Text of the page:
I want to draw readers’ attention to interesting remarks by Peter H. Pfund on Federalism and U.S. Participation in Intergovernmental Efforts to Unify Private Law, in 56 Vill. L. Rev. 559 (2011), which I’ve just had the chance to read. Mr. Pfund was an assistant legal advisor for private international law in the Office of the Legal Adviser in the State Department from 1979 to 1997. The entire article is interesting and worth a read. I was particularly interested in Mr. Pfund’s thoughts on the Hague Choice-of-Court Convention. While the Office of the Legal Adviser, the Office of Legal Counsel (in the Justice Department), and the Uniform Law Commission are coordinating much more closely than before on US implementation of private international law conventions, and while they are focusing in particular on the Choice-Of-Court Convention, there is a difference of opinion as to how to proceed. According to Mr. Pfund, the ULC believes that the states “should be free to enact a uniform law prepared by the ULCfor implementation and that federal legislation imposed on the U.S. states might create problems through non-uniform application and interpretation of such legislation by state courts.” Others favor federal legislation, but there are two competing versions of the proposed federal statute, both still in an early stage of drafting. The contemplated federal statute would preempt a uniform law adopted by the states to the extent the uniform law is inconsistent with the federal statute.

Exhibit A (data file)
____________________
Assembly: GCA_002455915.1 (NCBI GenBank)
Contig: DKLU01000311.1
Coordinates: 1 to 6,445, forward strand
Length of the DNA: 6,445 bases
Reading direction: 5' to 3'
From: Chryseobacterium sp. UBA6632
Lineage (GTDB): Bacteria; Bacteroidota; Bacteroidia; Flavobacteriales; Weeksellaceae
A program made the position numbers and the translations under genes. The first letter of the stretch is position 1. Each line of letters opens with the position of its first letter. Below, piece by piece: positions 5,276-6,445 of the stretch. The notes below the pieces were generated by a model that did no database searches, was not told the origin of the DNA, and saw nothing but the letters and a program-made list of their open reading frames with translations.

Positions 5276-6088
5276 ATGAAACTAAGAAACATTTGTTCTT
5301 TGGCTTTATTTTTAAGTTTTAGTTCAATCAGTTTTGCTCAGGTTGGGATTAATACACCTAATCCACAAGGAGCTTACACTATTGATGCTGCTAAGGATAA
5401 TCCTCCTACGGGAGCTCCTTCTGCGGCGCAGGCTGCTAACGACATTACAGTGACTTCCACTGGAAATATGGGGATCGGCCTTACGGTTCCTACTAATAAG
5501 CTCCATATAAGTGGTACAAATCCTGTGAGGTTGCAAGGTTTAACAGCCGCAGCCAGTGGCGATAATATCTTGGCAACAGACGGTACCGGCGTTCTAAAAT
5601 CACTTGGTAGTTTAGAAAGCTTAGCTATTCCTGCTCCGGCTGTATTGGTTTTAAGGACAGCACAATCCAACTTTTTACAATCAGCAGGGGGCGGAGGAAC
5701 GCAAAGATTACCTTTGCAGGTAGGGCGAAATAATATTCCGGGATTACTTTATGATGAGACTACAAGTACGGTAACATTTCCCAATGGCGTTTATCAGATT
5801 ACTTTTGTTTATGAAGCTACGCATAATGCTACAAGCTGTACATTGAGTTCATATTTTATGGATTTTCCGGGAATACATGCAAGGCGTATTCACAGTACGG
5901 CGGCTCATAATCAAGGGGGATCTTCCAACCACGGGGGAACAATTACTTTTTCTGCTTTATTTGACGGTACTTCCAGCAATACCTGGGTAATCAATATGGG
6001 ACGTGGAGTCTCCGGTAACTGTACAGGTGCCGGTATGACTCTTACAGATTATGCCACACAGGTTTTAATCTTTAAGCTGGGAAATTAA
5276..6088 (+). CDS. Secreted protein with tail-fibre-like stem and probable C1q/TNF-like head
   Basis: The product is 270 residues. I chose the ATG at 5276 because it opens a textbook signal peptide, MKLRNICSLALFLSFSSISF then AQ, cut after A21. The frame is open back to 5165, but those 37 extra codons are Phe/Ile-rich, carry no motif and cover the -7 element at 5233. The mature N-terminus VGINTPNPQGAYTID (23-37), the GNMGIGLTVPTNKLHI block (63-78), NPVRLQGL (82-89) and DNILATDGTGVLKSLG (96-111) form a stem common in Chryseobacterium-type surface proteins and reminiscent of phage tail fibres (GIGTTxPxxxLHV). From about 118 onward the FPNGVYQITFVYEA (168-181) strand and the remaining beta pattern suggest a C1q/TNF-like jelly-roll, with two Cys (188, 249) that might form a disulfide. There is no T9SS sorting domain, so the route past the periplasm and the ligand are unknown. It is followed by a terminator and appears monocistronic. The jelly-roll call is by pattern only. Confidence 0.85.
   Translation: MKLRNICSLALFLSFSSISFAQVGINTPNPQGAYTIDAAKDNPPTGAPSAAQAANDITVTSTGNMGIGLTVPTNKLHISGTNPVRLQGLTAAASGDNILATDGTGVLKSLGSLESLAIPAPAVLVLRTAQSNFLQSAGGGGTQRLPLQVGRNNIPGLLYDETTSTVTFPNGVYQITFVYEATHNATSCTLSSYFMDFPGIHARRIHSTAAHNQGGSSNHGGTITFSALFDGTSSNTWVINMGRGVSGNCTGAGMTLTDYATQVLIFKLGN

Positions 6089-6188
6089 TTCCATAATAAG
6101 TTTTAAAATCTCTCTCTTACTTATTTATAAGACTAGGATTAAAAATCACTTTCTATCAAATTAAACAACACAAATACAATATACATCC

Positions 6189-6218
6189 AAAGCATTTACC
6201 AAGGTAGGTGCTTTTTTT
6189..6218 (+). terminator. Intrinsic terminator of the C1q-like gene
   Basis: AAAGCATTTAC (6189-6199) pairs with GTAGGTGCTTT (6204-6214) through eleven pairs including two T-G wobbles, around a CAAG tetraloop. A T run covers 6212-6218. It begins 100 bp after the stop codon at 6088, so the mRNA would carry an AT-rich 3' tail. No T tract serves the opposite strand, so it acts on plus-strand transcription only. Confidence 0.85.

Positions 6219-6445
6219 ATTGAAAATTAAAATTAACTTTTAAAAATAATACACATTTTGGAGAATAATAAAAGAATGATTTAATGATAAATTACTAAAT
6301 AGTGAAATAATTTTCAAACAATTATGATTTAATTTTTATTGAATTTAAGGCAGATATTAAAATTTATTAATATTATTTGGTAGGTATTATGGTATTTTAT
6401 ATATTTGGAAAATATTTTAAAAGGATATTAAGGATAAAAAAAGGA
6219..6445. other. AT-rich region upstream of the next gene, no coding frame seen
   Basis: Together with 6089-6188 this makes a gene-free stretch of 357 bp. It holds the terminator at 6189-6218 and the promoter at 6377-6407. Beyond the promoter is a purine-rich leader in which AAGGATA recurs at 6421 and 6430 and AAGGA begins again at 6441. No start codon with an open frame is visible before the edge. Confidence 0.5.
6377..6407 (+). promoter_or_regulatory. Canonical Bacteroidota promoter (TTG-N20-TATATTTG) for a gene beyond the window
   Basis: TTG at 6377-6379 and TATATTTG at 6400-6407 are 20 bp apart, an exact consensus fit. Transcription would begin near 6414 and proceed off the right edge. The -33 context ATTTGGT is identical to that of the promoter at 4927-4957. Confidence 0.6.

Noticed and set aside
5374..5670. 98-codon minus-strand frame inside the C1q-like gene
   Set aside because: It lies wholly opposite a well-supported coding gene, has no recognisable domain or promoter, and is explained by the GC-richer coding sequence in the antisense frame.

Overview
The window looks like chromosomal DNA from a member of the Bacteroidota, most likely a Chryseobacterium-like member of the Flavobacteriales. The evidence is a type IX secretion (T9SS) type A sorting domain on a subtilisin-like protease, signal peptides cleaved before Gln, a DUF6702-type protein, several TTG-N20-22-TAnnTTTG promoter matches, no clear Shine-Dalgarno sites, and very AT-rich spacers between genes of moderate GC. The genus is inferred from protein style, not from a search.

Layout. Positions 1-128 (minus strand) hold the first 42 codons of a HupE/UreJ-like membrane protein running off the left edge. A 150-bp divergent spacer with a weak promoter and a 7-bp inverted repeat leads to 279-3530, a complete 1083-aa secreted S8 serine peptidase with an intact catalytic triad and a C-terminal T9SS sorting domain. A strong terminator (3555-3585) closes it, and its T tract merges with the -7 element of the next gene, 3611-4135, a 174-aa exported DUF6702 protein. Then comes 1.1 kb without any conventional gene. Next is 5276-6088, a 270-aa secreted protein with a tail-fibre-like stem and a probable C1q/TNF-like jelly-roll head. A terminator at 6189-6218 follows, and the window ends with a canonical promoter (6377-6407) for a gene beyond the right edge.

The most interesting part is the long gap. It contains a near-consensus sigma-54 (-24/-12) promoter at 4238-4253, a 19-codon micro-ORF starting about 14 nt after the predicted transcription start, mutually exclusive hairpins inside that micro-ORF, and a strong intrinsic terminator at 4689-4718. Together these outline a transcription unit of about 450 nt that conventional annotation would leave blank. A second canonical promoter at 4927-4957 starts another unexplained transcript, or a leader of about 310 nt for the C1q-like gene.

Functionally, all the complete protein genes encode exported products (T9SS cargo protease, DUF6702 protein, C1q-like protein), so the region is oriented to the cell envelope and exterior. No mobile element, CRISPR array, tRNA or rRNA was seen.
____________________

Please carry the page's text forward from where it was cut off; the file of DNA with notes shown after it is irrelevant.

Pfund mentions five criteria that, he says, will be key to the State Department’s decisions about how to implement private international law treaties:
- The need to ensure that the United States can comply with its treaty obligations
- “Whether potential treaty partners will view the United States as a reliable treaty partner”
- Our history of federalism
- The need for certainty
- The need for transparency
Surely a sensible list!
Here is a link to the proposed Uniform International Choice of Court Agreements Act. I have asked the State Department for copies of the competing drafts of a federal statute but have not yet heard back. (Note to State Department: don’t make me FOIA you!) If anyone has access to these draft and would like to send along a copy, I’d be grateful! Please get in touch via my contact page.